3.9
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This article is part of the Research Topic Animal model studies on viral infections

Mini Review ARTICLE

Front. Microbiol., 04 July 2013 | http://dx.doi.org/10.3389/fmicb.2013.00174

Animal models for human herpesvirus 6 infection

  • International Center for Infectiology Research, INSERM U1111, CNRS UMR5308, ENS Lyon, University of Lyon 1, Lyon, France

Human herpesvirus (HHV)-6A and HHV-6B are two enveloped DNA viruses of β-herpesvirus family, infecting over 90% of the population and associated with several diseases, including exanthema subitum (for HHV-6B), multiple sclerosis and encephalitis, particularly in immunosuppressed patients. Animal models are highly important to better understand the pathogenesis of viral infections. Naturally developed neutralizing antibodies to HHV-6 or a related virus were found in different species of monkeys, suggesting their susceptibility to HHV-6 infection. Both HHV-6 DNA and infectious virus were detected in experimentally infected Cynomolgus and African green monkeys, although most animals remained clinically asymptomatic. Furthermore, HHV-6A infection was shown to accelerate the progression of AIDS (acquired immunodeficiency syndrome) in macaques and to lead to the development of neurological symptoms in the marmoset model. Humanized SCID (severe combined immunodeficiency) mice efficiently replicated HHV-6 and were also susceptible to coinfection with HHV-6 and HIV-1 (human immunodeficiency virus 1). As CD46 was identified as a receptor for HHV-6, transgenic mice expressing human CD46 may present a potentially interesting model for study certain aspects of HHV-6 infection and neuroinflammation.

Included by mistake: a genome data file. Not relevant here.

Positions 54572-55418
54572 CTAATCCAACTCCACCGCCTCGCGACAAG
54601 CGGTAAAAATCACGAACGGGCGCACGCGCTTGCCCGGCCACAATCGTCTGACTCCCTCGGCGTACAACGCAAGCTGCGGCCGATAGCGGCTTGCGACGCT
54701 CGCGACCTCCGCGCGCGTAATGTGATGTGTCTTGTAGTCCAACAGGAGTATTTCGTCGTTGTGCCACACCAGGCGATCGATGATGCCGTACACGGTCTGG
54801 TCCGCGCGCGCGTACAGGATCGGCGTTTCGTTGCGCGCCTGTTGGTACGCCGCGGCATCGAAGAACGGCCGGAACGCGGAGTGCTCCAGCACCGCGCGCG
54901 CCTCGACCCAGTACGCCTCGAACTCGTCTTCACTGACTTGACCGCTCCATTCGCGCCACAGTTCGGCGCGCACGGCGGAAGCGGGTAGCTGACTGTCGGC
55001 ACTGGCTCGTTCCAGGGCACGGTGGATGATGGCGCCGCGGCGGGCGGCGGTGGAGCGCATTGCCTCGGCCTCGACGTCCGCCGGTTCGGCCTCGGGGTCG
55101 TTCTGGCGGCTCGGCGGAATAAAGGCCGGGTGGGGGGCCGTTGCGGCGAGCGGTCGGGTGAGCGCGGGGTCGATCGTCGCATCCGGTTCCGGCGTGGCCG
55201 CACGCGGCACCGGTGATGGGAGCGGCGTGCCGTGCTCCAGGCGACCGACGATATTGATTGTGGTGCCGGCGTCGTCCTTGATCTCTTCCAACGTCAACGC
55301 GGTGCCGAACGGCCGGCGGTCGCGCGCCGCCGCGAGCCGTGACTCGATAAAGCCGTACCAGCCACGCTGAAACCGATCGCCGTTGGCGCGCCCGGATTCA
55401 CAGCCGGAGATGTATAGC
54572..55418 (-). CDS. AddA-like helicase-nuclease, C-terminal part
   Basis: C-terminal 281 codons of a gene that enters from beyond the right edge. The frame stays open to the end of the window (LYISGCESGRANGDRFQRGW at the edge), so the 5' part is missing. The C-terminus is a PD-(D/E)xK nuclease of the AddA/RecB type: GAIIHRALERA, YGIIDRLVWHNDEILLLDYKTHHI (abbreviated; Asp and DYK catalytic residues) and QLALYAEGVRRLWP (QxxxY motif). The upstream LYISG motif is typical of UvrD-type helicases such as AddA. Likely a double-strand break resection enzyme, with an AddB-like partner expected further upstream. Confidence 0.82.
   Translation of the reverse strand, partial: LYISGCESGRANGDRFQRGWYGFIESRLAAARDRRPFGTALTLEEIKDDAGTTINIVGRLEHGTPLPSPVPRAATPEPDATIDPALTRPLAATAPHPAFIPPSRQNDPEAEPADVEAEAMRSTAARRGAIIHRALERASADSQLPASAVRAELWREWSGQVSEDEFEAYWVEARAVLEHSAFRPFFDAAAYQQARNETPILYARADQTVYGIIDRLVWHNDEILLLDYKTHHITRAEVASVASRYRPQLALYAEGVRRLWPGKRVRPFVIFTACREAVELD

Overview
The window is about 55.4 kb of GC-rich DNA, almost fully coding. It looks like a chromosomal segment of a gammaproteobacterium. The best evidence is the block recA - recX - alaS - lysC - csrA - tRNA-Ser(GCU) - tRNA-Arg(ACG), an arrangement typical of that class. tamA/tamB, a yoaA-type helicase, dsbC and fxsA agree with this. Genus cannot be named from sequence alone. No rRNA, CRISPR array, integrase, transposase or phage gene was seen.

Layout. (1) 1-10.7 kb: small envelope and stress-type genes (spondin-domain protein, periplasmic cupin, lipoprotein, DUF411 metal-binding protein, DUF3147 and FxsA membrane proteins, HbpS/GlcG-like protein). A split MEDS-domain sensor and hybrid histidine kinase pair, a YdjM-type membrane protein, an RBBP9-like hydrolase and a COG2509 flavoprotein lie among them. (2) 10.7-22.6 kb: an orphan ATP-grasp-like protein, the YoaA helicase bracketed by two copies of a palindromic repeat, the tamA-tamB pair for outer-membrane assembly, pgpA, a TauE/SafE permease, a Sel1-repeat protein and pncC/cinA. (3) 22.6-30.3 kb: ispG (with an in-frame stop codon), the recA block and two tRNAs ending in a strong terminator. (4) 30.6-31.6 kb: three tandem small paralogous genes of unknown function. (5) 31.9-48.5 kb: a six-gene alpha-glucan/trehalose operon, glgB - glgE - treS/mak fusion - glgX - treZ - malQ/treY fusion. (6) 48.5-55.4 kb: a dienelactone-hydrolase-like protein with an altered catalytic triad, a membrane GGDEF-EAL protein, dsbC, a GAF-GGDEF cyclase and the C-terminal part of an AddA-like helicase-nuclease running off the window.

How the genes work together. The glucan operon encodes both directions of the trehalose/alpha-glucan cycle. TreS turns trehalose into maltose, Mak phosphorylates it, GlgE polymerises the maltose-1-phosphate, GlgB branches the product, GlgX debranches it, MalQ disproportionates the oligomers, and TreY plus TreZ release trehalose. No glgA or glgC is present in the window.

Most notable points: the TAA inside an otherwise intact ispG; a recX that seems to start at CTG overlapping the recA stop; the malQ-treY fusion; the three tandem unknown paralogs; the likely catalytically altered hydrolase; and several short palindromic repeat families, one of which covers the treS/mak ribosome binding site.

Keywords: HHV-6, animal model, mouse, monkey, HIV, AIDS, neuroinflammation, CD46

Citation: Reynaud JM and Horvat B (2013) Animal models for human herpesvirus 6 infection. Front. Microbiol. 4:174. doi: 10.3389/fmicb.2013.00174

Received: 30 April 2013; Accepted: 11 June 2013;
Published online: 04 July 2013.

Edited by:

Akio Adachi, The University of Tokushima Graduate School, Japan

Reviewed by:

Yasuko Mori, Kobe University, Japan
Naoki Inoue, National Institute of Infectious Diseases, Japan

Copyright: © 2013 Reynaud and Horvat. This is an open-access article distributed under the terms of the Creative Commons Attribution License, which permits use, distribution and reproduction in other forums, provided the original authors and source are credited and subject to any copyright notices concerning any third-party graphics etc.

*Correspondence: Branka Horvat, International Center for Infectiology Research, INSERM U1111, CNRS UMR5308, ENS Lyon, University of Lyon 1, Tour CERVI, 21 Avenue Tony Garnier, 69365 Lyon, France e-mail: branka.horvat@inserm.fr